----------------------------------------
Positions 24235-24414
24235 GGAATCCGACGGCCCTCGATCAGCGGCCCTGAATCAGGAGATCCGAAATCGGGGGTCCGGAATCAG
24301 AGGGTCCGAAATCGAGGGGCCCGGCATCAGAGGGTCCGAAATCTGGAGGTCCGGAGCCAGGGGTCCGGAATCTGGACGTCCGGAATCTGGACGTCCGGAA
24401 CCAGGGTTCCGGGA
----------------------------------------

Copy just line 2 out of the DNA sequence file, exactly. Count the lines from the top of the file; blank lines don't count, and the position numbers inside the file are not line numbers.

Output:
24235 GGAATCCGACGGCCCTCGATCAGCGGCCCTGAATCAGGAGATCCGAAATCGGGGGTCCGGAATCAG